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Inside parallel computers: trends in interconnection networks

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2 Author(s)
Siegel, H.J. ; Purdue Univ., West Lafayette, IN, USA ; Srunkel, C.B.

Computational scientists who depend on parallel computing to let them run larger models in less time will be disappointed unless the processors can pass information back and forth quickly. The interconnection networks through which processors communicate in tightly-coupled parallel machines thus remain a vital research topic for computer architects. Over the last two decades, we have seen an evolution in the demands placed on these networks. Early SIMD machines required the simultaneous transfer of data from each network input to each output for a relatively small set of communication configurations or permutations; whereas the SIMD and MIMD machines of today need to support varied patterns of synchronous and asynchronous traffic, respectively. Interconnection networks can be categorized according to a number of criteria such as topology, routing strategy and switching technique. They vary widely in their cost, fault tolerance, simplicity, amenability to partitioning, and their aggregate bandwidth for local and nonlocal traffic patterns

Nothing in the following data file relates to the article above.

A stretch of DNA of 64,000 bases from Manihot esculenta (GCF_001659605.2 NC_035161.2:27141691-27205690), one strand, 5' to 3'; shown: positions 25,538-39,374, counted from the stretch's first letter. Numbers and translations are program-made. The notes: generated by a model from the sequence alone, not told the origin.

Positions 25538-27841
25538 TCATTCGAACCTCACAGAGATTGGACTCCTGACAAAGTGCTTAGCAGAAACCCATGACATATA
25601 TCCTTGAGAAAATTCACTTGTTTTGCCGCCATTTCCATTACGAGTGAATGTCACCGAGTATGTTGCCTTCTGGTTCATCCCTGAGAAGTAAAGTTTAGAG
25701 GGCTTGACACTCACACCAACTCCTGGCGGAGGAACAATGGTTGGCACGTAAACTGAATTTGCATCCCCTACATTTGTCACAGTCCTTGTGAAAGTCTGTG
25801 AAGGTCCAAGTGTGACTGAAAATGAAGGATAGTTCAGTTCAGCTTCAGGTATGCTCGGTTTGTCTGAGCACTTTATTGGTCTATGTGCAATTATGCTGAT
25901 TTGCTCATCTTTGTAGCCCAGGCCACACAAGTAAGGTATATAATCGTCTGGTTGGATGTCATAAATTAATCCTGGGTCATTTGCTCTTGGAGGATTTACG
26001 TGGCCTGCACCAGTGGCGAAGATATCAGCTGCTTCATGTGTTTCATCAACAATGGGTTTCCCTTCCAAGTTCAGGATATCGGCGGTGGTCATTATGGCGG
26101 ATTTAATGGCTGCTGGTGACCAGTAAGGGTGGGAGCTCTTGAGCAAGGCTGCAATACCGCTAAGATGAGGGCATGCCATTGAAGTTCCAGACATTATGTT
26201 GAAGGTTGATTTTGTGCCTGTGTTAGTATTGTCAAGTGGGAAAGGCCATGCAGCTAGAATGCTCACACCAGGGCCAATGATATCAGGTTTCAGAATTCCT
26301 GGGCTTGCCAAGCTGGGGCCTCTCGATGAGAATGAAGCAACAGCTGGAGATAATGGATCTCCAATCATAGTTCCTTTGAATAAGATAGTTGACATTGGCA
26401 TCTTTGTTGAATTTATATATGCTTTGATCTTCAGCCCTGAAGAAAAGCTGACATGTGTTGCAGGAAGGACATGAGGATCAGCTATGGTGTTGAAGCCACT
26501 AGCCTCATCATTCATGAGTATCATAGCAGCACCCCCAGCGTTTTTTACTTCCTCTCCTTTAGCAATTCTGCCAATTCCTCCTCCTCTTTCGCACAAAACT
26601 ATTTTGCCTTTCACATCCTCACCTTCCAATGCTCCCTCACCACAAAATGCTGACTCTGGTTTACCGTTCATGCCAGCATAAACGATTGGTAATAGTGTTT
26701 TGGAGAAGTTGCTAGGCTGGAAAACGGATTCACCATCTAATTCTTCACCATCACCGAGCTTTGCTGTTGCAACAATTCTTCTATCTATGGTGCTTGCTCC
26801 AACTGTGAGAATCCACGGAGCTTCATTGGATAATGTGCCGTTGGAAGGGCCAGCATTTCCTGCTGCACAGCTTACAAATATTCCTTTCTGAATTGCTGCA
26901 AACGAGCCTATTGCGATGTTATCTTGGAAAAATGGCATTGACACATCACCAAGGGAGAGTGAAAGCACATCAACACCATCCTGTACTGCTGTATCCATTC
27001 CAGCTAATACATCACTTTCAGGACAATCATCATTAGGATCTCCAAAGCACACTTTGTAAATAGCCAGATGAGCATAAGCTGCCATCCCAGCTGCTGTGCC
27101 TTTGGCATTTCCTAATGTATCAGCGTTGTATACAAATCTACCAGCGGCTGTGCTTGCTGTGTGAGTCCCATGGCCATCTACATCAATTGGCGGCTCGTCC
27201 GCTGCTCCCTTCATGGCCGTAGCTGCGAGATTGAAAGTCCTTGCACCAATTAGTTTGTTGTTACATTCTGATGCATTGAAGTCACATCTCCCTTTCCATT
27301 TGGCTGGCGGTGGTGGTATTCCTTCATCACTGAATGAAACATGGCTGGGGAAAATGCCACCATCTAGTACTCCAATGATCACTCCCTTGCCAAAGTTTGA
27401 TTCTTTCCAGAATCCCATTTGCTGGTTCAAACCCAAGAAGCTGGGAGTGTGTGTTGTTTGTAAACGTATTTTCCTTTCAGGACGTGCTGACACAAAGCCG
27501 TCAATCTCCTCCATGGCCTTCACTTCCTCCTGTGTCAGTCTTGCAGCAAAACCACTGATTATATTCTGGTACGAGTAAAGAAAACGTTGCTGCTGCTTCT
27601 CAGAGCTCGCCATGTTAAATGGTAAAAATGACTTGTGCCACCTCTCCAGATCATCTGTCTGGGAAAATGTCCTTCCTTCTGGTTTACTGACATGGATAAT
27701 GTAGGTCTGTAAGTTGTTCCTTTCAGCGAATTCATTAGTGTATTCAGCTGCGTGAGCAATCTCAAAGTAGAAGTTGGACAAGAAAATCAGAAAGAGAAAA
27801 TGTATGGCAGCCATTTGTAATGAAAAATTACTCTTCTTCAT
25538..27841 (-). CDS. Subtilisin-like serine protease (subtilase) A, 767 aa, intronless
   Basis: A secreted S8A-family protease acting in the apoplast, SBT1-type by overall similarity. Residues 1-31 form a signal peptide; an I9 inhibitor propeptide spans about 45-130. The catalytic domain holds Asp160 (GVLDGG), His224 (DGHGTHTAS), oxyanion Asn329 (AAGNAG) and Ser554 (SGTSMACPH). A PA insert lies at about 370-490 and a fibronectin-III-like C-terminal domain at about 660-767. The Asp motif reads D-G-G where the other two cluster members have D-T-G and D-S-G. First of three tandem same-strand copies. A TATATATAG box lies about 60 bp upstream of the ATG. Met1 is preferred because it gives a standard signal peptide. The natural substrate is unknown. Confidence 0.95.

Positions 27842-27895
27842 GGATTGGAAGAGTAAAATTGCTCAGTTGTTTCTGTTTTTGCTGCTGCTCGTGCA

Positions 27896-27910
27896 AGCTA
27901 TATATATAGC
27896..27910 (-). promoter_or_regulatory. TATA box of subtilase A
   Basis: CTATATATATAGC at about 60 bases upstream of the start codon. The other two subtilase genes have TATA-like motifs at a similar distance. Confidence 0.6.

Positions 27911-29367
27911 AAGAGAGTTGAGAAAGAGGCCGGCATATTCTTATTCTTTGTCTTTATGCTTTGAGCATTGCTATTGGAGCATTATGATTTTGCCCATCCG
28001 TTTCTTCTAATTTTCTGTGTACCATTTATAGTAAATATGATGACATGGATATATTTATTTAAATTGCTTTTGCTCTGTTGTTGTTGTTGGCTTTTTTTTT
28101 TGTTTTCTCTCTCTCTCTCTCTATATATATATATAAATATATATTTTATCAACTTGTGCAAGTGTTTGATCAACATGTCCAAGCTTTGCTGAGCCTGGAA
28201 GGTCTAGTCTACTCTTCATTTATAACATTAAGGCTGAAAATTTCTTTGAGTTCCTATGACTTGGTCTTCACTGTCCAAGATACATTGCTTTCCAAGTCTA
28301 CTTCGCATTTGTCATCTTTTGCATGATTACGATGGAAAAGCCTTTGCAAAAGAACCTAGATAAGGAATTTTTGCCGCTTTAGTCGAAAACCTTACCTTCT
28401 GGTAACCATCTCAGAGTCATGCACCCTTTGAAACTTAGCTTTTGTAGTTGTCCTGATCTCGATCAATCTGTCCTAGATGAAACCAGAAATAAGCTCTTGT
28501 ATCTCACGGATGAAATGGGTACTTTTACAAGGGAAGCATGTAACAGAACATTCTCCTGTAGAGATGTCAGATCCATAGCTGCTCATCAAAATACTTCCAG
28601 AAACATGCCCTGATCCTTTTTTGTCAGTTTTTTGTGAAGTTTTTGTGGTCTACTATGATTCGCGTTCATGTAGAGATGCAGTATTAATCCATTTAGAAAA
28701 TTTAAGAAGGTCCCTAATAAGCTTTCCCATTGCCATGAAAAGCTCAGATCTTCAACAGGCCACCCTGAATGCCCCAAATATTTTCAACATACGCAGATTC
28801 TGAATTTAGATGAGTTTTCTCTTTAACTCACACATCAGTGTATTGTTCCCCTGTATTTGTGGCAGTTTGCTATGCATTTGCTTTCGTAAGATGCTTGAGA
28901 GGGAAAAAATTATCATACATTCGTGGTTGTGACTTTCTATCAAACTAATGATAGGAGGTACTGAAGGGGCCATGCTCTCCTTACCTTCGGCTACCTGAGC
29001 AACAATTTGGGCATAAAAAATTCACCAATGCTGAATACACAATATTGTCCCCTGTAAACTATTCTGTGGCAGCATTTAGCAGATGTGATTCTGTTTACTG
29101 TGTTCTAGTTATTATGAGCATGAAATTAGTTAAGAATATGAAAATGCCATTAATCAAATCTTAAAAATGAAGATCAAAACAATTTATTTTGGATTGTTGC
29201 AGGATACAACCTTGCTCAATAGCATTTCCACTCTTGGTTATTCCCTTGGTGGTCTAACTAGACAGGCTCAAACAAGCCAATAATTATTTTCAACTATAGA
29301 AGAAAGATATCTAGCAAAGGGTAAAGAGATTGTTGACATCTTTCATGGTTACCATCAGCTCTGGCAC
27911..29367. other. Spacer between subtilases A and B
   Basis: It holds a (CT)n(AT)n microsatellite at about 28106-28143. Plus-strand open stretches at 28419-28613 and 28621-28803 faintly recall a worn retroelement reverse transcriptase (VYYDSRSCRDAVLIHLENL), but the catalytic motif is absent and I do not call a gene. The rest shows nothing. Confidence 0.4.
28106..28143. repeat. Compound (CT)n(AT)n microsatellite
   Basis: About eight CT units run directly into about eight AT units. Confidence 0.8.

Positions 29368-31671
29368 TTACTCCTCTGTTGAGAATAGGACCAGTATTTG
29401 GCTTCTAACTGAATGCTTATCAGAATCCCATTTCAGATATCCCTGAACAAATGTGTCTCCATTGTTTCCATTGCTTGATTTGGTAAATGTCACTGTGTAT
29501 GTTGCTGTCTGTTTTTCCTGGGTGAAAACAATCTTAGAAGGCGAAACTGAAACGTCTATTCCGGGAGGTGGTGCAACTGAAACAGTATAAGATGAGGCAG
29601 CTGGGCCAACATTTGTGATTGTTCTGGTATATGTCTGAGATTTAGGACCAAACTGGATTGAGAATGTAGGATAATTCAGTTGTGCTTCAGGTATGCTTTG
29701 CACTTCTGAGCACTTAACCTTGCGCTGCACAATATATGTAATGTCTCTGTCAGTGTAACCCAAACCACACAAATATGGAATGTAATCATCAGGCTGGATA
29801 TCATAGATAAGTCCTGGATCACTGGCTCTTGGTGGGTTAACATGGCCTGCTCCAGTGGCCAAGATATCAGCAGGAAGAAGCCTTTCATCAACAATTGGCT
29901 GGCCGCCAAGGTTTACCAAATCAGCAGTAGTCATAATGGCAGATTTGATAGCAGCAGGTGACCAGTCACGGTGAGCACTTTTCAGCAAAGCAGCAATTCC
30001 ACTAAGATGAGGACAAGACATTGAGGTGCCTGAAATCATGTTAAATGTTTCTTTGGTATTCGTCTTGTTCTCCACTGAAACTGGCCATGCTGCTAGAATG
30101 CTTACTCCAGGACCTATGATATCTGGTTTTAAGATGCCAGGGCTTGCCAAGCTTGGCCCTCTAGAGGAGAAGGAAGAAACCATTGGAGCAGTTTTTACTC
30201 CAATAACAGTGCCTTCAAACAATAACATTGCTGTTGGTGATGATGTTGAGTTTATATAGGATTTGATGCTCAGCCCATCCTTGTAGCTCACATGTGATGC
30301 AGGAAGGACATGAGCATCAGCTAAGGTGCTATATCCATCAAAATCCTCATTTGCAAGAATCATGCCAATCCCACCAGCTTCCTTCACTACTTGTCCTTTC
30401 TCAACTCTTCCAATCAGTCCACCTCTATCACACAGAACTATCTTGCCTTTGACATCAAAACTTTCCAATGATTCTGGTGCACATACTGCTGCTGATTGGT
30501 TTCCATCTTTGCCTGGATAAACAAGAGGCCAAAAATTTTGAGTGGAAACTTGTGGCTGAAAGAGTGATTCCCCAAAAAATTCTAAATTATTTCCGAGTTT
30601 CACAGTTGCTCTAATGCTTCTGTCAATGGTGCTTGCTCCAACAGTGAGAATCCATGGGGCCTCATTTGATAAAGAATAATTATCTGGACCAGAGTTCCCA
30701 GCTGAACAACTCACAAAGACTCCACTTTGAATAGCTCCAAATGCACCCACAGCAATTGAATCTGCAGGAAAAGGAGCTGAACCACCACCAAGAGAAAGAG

Published in:

Computational Science & Engineering, IEEE  (Volume:3 ,  Issue: 3 )